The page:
“When you tell your own story, you are in the midst of healing.” — Anonymous.
It was 2009 and I was walking off a Delta plane in Denver, Colorado when I powered on my iPhone. My parents (biological mom and stepfather) and I were flying in from Atlanta, GA to visit my brother and his family. A text that was received during the flight came through and it read, “I got your letter and I didn’t read it. I won’t read it. Have a nice life with your FAMILY!” It was from my biological dad. I was 13 years old and disowned by my own blood.
Have you heard that cliche but true phrase, “hurt people hurt people?” That’s what happened here. I won’t go into the traumas my dad had experienced in his own life to make him this way, but I will say that he was a hurt man pushing away his loved ones. My brother had this exact same experience of being disowned at age 13 by our dad. I never thought it would happen to me, but there I was in the Denver International Airport feeling rejected and abandoned.
As I have shared with you before, my parents divorced while I was very young and my mom had full-time custody of us three kids. I spent countless weekends of my childhood in the car driving back and forth from Atlanta, Georgia to Tampa, Florida. Although my dad and I had a fairly decent relationship for the first decade of my life, things began to slowly crumble. It was a pattern I had watched with him and my brother, and it was inevitable.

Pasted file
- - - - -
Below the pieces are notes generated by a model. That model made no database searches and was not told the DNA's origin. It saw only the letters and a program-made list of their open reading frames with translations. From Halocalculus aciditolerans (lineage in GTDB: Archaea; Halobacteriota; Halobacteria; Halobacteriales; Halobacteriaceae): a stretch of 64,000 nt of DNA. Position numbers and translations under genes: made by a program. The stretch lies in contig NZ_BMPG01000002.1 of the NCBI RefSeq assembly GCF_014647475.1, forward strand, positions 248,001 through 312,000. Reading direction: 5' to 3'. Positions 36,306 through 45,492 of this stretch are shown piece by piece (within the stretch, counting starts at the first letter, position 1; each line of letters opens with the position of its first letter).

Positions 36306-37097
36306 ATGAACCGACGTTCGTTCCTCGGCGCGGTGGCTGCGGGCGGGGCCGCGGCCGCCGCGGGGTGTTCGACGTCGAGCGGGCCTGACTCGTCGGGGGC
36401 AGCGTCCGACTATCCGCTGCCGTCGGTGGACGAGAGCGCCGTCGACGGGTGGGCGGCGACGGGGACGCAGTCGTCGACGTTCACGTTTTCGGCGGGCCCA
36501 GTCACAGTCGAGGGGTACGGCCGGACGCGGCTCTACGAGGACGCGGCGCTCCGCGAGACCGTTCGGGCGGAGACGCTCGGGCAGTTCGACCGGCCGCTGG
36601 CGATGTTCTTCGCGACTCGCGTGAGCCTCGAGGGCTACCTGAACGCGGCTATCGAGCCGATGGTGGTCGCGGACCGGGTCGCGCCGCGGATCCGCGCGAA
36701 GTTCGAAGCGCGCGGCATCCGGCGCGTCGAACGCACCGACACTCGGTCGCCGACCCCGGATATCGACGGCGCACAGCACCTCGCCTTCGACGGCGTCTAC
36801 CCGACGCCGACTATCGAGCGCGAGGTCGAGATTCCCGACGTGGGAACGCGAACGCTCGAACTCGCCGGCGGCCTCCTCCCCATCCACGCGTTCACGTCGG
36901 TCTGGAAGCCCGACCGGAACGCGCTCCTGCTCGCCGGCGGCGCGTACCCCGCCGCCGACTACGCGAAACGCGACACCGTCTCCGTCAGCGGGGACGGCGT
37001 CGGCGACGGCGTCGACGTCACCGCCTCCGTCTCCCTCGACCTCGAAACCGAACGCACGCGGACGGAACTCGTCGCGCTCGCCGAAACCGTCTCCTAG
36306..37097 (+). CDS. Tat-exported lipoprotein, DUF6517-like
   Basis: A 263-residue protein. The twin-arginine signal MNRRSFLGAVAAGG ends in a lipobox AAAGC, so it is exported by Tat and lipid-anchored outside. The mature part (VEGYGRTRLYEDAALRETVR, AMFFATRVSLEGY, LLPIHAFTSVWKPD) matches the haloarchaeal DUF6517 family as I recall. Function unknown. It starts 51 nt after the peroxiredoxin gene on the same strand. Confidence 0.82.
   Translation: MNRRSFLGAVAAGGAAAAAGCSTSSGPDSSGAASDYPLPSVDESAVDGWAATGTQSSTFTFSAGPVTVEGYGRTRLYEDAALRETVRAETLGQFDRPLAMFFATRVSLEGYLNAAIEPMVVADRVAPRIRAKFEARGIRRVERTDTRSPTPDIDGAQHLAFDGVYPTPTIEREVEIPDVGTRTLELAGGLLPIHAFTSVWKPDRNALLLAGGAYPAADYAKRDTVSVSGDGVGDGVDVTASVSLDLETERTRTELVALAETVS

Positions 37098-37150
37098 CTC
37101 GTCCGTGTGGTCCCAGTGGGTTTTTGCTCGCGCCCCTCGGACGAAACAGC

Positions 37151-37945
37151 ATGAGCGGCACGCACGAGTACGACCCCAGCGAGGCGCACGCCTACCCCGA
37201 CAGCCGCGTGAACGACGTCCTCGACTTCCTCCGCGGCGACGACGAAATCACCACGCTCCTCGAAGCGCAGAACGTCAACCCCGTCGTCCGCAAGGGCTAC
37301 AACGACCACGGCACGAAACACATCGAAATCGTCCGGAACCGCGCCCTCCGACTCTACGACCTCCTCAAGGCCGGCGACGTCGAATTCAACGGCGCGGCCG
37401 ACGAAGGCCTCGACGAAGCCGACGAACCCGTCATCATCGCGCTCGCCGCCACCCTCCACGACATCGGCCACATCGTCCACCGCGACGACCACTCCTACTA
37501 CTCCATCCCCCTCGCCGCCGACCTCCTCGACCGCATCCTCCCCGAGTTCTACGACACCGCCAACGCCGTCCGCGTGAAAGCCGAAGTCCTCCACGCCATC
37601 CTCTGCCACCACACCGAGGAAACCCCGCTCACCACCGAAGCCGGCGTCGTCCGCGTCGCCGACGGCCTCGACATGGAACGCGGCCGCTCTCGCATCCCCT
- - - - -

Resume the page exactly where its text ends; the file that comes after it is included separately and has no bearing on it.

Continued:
I never felt like I could be myself around my dad. He wasn’t ever physically abusive to me like he was to my two older brothers during their childhood. However, I did feel like I was mentally, emotionally, and verbally abused by him. He was manipulative, hateful, and filled with spite. In hindsight, I know that hurt people hurt people, but I felt responsible. I thought that if I could be the perfect daughter then life would just be peachy. I would have severe anxiety leading up to my monthly visits to Florida and once I was there I would often cry when I was alone. My mom says she can recount times I would call her crying from the bathroom floor begging for her to come pick me up and bring me back to Georgia. Once I returned from Florida, I was temporarily a different person. As a child, I couldn’t help it; I was simply a product of bouncing between stable and unstable environments.